Nobody should ever have to grieve alone.
The passing of student Cesar Perez and his brother Louis took an emotional toll on his family, his friends and the Pierce College community.
Many gathered at the vigil in the Student Engagement Center on Nov. 25 where they encouraged everyone to unify as a campus and emotionally support his loved ones.
School-based support and increased understanding should be available when a student experiences the death of a friend or loved one.
Each student will be affected differently depending on his or her age, cultural beliefs, personal characteristics, family situation and previous experiences.
Having a grief/bereavement counselor on campus would provide students with an outlet to share their feelings with someone who is willing to listen and help.
According to the school website, the Student Health Center offers personal counseling, crisis intervention, and referrals to external services. Students can call the Student Health Center and make an appointment, but finding a time when they are available can be a daunting task due to a high demand.
By hiring a specific person dedicated to grief and loss, it will give students another option for consultation and allow them to talk to a trained professional sooner than if they were to wait weeks for an appointment.
In the wake of the fatal shooting at Saugus High School on Nov. 14, schools across the country offered consultation and recommended the services of pediatrician and University of Southern California (USC) professor Dr. David Schonfeld, according to the Daily News.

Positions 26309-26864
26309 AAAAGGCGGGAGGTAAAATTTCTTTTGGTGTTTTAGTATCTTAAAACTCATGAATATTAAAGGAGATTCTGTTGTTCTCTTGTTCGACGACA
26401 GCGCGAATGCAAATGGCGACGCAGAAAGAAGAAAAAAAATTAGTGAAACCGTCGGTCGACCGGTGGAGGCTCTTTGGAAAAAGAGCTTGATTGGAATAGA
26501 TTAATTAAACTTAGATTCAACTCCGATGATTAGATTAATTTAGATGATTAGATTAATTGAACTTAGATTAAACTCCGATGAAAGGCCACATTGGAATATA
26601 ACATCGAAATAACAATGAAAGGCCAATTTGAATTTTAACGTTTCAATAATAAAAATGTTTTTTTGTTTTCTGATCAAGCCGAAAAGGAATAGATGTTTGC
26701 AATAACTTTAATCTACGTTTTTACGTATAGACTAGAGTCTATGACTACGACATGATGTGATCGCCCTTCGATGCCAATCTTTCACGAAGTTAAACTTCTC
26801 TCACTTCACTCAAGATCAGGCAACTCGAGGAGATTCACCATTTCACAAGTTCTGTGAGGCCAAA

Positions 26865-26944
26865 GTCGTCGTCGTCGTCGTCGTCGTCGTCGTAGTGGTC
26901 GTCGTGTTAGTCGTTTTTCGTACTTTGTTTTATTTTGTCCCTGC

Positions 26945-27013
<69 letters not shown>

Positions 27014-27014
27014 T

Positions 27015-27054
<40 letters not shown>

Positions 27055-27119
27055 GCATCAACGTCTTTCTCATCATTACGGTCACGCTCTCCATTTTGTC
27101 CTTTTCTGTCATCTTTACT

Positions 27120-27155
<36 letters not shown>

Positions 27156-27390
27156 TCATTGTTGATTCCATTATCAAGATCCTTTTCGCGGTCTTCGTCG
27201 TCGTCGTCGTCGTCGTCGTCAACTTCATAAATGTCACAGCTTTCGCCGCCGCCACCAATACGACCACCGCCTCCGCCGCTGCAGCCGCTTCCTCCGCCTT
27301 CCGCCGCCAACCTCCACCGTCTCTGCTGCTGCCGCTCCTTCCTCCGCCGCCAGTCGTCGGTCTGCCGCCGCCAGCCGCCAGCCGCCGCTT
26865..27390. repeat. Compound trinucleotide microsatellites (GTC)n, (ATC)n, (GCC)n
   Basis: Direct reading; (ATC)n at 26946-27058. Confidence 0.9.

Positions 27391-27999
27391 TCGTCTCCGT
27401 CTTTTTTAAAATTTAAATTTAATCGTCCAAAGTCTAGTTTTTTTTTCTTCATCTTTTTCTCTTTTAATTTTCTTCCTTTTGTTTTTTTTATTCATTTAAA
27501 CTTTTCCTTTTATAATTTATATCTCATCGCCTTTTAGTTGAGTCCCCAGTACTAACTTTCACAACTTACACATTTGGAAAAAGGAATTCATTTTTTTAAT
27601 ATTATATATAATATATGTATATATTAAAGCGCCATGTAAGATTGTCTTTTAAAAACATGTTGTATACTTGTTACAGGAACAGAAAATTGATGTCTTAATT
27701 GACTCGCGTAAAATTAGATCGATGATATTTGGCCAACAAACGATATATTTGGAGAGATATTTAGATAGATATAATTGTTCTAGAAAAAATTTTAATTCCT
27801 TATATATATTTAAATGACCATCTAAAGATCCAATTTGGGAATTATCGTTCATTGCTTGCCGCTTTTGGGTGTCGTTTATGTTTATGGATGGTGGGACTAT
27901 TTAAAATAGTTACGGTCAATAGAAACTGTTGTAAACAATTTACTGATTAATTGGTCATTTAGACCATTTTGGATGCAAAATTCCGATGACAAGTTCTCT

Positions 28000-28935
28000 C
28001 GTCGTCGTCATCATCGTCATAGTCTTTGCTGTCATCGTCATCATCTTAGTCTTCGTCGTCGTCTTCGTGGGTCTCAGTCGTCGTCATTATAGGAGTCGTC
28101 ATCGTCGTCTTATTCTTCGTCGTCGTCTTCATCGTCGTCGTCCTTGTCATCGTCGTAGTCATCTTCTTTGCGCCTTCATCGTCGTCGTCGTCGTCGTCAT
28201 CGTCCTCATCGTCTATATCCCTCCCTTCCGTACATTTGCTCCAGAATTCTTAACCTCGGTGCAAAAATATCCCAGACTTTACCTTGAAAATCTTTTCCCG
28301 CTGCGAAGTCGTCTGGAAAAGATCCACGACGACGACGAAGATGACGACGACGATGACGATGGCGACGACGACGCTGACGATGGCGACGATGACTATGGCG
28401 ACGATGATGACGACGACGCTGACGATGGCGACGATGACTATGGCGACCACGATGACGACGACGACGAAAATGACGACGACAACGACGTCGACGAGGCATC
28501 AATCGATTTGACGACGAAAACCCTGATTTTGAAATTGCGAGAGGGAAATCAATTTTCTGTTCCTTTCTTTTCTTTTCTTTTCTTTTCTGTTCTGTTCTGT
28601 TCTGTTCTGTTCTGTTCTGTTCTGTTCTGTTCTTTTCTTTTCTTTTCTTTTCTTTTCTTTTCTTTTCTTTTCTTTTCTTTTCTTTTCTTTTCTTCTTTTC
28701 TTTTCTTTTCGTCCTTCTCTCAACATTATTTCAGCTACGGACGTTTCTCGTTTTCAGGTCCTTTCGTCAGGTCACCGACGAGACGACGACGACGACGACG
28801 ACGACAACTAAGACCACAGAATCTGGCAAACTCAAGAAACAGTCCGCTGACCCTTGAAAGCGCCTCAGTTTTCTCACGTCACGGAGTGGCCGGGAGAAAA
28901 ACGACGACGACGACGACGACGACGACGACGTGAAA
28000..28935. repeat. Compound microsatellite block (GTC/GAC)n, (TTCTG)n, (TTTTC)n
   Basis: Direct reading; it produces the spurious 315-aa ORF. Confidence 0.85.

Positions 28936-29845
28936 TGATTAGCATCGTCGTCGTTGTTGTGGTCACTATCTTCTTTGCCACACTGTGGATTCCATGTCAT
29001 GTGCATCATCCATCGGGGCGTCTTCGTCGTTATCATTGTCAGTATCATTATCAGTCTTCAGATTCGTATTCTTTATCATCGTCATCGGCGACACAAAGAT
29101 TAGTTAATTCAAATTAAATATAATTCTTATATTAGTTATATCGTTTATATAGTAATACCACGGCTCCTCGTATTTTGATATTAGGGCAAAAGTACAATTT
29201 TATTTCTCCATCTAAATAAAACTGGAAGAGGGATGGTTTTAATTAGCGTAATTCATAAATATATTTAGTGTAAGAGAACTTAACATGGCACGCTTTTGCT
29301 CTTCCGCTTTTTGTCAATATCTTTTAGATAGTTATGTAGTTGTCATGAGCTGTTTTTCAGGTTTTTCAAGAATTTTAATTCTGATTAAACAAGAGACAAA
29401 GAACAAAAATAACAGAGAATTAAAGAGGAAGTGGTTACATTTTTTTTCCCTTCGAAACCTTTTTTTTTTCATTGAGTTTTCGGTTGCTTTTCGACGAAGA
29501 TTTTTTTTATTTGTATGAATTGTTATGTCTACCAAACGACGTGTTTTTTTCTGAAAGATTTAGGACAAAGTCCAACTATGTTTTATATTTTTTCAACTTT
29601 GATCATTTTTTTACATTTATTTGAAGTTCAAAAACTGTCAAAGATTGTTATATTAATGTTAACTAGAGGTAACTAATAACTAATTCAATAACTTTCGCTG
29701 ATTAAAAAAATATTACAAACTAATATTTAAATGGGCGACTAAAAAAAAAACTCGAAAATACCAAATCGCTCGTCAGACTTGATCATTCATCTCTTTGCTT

Schonfeld is the director of the National Center for School Crisis and Bereavement under the aegis Children’s Hospital Los Angeles. According to the Daily News, Schonfeld held two presentations for parents, meetings with administrators and trainings for staff. They were all designed to help adults support and guide students navigating grief and trauma.
Having someone with the credentials and experience of dealing with trauma such as Schonfeld on campus as a grief/bereavement counselor as needed will give students the chance to consult with a person who better understands their situation.
Smith College in Massachusetts provides students with private and group counseling with a professional psychotherapist in a confidential setting, according to their website. They have a team of mental health counselors and psychiatrists that assist students in meeting their social, emotional and academic goals.
At the University of Utah, the College of Nursing has a program called Caring Connections where they offer a variety of grief support groups throughout the year, according to the school’s health care website.
The groups are eight weeks long and are facilitated by expert clinicians in the fields of social work, nursing, counseling and psychology.
The grief counselor on campus could work closely with the Health Center to form support groups which will help students cope with loss by hearing other students experiences.
Pierce has a chance to help support students’ mental health through education by having a trained, medical professional on campus to serve as a grief/bereavement counselor.